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Proteus Infections Workup

  • Author: Gus Gonzalez, MD; Chief Editor: Michael Stuart Bronze, MD  more...
 
Updated: Oct 08, 2015
 

Laboratory Studies

Proteus organisms are easily recovered through routine laboratory cultures. Most strains are lactose-negative and demonstrate characteristic swarming motility on agar plates. Any positive culture result from an otherwise sterile area should be considered an acute infection if clinical signs and symptoms are present.

After 24 hours, this inoculated MacConkey agar cul After 24 hours, this inoculated MacConkey agar culture plate cultivated colonial growth of gram-negative, rod-shaped, and facultatively anaerobic Proteus vulgaris bacteria. Courtesy of the CDC.

UTIs in symptomatic patients have traditionally been defined by recovering bacteria in large numbers (ie, >100,000 colony-forming units [CFUs]/mL) on examination. Bacterial counts of less than 100,000 CFUs/mL may indicate infection in urine samples, especially if obtained directly from the ureters or renal pelvis, whereas specimens from suprapubic catheters usually have bacterial counts greater than 100,000 CFUs/mL. However, even small numbers of organisms may be of true clinical significance in symptomatic patients (eg, women with the urethral syndrome).

Microscopic bacteriuria is best evaluated through uncentrifuged Gram staining of the urine. Microscopic bacteriuria is found in 90% of cases when bacterial counts exceed 100,000 CFUs/mL. Detection by microscopy confirms infection, but absence does not exclude infection. Pyuria is demonstrated in nearly all acute bacterial infections, but its absence calls the diagnosis into question. The leukocyte esterase dipstick test is a useful alternative to microscopic examination, but this method is less sensitive than microscopy.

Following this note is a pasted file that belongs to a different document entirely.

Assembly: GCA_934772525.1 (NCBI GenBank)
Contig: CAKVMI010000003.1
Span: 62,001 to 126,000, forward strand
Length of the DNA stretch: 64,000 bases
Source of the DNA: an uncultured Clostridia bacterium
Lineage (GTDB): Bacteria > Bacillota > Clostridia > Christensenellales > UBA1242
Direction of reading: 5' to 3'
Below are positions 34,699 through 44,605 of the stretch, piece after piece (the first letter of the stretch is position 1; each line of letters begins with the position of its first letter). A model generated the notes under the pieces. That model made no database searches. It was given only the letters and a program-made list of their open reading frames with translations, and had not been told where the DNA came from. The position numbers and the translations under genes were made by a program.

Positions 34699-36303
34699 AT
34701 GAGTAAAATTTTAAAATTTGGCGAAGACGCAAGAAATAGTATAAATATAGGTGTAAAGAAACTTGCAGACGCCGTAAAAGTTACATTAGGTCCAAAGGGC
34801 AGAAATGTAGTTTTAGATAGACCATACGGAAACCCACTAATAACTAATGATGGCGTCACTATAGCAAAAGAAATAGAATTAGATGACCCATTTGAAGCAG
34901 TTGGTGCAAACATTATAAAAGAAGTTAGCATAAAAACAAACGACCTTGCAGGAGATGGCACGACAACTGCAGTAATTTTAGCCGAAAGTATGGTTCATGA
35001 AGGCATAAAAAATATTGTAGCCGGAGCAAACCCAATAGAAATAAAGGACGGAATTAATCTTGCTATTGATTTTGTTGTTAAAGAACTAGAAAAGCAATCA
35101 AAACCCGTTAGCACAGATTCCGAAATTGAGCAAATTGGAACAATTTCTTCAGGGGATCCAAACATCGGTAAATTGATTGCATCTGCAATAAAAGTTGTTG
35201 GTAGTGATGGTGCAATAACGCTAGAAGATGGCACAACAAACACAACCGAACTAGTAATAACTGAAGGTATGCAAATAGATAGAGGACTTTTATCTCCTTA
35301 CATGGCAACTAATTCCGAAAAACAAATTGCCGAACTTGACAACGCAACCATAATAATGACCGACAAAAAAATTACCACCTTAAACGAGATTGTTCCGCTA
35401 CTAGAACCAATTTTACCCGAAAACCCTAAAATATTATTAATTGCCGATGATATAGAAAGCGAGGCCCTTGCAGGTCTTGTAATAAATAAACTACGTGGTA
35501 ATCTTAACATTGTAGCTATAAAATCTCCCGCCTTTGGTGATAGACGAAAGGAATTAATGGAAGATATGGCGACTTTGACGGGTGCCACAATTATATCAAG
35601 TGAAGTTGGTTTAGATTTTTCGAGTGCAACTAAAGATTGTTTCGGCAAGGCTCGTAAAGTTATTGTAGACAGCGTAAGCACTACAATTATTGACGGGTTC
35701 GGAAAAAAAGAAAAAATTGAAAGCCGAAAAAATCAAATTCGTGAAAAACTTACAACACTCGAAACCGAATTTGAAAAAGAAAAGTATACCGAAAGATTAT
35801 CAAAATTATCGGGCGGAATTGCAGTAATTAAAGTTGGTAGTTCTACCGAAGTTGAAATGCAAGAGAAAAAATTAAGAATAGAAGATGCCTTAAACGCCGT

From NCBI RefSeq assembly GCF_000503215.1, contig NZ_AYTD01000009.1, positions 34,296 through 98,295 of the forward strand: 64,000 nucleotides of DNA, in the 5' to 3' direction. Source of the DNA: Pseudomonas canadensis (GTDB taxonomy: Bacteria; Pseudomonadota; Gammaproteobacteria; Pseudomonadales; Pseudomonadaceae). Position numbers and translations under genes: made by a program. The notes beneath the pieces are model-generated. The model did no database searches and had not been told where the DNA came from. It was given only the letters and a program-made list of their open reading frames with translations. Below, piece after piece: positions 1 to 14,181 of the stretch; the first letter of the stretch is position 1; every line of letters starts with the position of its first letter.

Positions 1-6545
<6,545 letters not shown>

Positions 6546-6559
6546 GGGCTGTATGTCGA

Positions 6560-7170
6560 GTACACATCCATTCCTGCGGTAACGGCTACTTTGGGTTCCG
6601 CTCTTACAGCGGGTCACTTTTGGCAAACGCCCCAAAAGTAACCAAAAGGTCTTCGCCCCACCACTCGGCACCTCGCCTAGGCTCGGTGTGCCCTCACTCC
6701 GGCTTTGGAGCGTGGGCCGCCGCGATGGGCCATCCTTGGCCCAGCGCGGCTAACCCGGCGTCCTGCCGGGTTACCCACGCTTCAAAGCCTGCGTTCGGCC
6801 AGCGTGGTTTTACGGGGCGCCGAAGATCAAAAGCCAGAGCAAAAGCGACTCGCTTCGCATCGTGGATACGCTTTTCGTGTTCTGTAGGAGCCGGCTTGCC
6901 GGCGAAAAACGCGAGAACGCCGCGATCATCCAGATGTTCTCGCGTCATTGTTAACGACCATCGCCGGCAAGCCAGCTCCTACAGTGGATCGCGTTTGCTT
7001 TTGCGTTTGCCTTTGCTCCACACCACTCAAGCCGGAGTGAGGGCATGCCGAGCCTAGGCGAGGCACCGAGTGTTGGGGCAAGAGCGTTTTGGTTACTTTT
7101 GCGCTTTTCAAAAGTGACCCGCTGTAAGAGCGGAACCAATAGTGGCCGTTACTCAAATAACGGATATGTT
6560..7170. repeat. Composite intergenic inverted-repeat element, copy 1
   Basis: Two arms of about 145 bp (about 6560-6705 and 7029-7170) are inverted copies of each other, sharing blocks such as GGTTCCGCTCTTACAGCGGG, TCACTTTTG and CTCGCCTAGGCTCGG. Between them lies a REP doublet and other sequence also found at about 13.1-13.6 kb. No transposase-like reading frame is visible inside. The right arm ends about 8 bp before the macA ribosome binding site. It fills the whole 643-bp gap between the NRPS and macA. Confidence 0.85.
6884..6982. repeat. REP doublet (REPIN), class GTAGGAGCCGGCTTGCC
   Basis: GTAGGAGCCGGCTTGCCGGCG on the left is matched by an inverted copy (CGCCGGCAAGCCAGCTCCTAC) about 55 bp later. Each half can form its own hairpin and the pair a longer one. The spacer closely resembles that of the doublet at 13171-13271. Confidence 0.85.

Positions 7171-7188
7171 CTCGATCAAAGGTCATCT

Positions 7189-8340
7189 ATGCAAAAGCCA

Persistently alkaline urine with a positive Proteus culture finding should prompt an examination for renal calculi.

Although cultures are the most definitive way of confirming an acute Proteus infection, they are often prohibitively expensive and take time for complete identification. Cultures are most effective when patients do not respond to empiric therapy or when they have recurrent symptoms.

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Imaging Studies

Ultrasonography of the kidneys or a CT scan should be considered as part of a workup for Proteus infection of the urinary tract that does not resolve quickly with antimicrobial therapy. Calices and/or perinephric abscesses should be excluded.

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Contributor Information and Disclosures
Author

Gus Gonzalez, MD Medical Oncologist, The Center for Cancer and Blood Disorders

Gus Gonzalez, MD is a member of the following medical societies: American College of Physicians-American Society of Internal Medicine

Disclosure: Nothing to disclose.

Coauthor(s)

Michael Stuart Bronze, MD David Ross Boyd Professor and Chairman, Department of Medicine, Stewart G Wolf Endowed Chair in Internal Medicine, Department of Medicine, University of Oklahoma Health Science Center; Master of the American College of Physicians; Fellow, Infectious Diseases Society of America